Advertisement
Browse Subject Areas
?

Click through the PLOS taxonomy to find articles in your field.

For more information about PLOS Subject Areas, click here.

  • Loading metrics

Three-Dimensional Mixed Convection Flow of Viscoelastic Fluid with Thermal Radiation and Convective Conditions

  • Tasawar Hayat,

    Affiliations Department of Mathematics, Quaid-i-Azam University, Islamabad, Pakistan, Nonlinear Analysis and Applied Mathematics (NAAM) Research Group, Faculty of Science, King Abdulaziz University, Jeddah, Saudi Arabia

  • Muhammad Bilal Ashraf ,

    bilalashraf_qau@yahoo.com

    Affiliation Department of Mathematics, Quaid-i-Azam University, Islamabad, Pakistan

  • Hamed H. Alsulami,

    Affiliation Nonlinear Analysis and Applied Mathematics (NAAM) Research Group, Faculty of Science, King Abdulaziz University, Jeddah, Saudi Arabia

  • Muhammad Shahab Alhuthali

    Affiliation Nonlinear Analysis and Applied Mathematics (NAAM) Research Group, Faculty of Science, King Abdulaziz University, Jeddah, Saudi Arabia

Three-Dimensional Mixed Convection Flow of Viscoelastic Fluid with Thermal Radiation and Convective Conditions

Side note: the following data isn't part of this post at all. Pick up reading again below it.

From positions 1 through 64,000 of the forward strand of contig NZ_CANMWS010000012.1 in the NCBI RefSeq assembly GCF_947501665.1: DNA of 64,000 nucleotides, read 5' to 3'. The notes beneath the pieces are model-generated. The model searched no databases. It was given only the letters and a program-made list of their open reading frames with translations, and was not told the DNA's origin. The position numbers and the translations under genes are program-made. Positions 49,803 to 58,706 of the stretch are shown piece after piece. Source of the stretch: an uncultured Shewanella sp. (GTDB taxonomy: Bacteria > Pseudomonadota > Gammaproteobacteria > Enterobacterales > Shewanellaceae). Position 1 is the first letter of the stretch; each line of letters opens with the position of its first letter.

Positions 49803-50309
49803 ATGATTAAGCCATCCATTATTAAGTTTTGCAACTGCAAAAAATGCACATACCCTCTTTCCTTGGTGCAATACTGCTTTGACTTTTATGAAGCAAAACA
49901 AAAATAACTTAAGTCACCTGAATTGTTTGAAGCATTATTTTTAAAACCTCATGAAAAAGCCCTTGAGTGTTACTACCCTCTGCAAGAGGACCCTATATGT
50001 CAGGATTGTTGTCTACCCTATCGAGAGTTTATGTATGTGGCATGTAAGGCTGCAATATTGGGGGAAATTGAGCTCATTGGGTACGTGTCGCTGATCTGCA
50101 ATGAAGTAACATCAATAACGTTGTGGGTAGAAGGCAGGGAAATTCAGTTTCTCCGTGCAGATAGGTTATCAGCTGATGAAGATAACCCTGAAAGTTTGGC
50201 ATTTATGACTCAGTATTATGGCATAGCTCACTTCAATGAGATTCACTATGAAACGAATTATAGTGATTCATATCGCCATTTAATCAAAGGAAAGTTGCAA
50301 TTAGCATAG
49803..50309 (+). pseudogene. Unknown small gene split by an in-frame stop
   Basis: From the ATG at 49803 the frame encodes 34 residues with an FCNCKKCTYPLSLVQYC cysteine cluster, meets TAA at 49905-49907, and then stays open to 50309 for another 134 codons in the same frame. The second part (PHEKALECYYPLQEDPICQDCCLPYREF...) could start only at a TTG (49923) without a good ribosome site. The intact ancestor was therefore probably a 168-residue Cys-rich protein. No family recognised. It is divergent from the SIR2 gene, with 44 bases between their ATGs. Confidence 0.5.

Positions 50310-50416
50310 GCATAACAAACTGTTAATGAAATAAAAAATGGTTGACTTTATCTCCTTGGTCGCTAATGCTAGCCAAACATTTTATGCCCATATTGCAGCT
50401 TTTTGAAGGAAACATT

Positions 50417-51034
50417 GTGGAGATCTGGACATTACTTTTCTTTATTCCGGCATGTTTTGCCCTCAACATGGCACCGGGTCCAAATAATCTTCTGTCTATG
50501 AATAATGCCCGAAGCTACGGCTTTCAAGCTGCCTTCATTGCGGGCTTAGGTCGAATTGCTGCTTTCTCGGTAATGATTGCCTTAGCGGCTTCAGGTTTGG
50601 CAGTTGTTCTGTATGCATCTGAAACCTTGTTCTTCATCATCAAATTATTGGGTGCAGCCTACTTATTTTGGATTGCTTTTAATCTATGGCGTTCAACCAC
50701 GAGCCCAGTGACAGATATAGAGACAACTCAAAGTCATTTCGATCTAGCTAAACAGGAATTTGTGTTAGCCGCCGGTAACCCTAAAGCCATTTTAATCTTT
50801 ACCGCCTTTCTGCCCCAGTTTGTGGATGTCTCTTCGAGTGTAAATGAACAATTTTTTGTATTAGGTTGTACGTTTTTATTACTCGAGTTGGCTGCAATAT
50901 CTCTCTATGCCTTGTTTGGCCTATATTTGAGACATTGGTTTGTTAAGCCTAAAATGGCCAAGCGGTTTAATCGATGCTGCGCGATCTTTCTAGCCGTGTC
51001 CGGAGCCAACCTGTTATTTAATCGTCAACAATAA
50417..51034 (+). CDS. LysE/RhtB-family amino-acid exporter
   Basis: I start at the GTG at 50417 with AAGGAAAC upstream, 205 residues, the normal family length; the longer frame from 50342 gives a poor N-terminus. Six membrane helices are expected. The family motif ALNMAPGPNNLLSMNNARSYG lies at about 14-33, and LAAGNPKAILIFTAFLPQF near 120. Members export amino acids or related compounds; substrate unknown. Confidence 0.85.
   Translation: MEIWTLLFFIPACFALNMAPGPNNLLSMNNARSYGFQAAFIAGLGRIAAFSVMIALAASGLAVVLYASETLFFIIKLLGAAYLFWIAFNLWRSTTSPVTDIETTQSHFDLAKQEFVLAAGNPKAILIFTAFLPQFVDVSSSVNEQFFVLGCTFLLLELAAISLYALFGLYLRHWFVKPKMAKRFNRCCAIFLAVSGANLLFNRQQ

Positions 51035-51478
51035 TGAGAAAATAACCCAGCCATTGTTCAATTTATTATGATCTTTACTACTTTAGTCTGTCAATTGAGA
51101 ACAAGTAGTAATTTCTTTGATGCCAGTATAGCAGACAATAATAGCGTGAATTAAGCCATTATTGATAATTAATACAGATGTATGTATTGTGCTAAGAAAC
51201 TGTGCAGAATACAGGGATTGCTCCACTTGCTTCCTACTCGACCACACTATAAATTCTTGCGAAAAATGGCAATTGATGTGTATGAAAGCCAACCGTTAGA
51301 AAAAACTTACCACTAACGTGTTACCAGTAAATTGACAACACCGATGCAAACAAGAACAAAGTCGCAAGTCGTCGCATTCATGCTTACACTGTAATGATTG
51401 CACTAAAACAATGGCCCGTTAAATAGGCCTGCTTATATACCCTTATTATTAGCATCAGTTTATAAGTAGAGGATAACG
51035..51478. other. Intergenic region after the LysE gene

• Tasawar Hayat, 
  • Muhammad Bilal Ashraf, 
  • Hamed H. Alsulami, 
  • Muhammad Shahab Alhuthali
PLOS
x

Abstract

The objective of present research is to examine the thermal radiation effect in three-dimensional mixed convection flow of viscoelastic fluid. The boundary layer analysis has been discussed for flow by an exponentially stretching surface with convective conditions. The resulting partial differential equations are reduced into a system of nonlinear ordinary differential equations using appropriate transformations. The series solutions are developed through a modern technique known as the homotopy analysis method. The convergent expressions of velocity components and temperature are derived. The solutions obtained are dependent on seven sundry parameters including the viscoelastic parameter, mixed convection parameter, ratio parameter, temperature exponent, Prandtl number, Biot number and radiation parameter. A systematic study is performed to analyze the impacts of these influential parameters on the velocity and temperature, the skin friction coefficients and the local Nusselt number. It is observed that mixed convection parameter in momentum and thermal boundary layers has opposite role. Thermal boundary layer is found to decrease when ratio parameter, Prandtl number and temperature exponent are increased. Local Nusselt number is increasing function of viscoelastic parameter and Biot number. Radiation parameter on the Nusselt number has opposite effects when compared with viscoelastic parameter.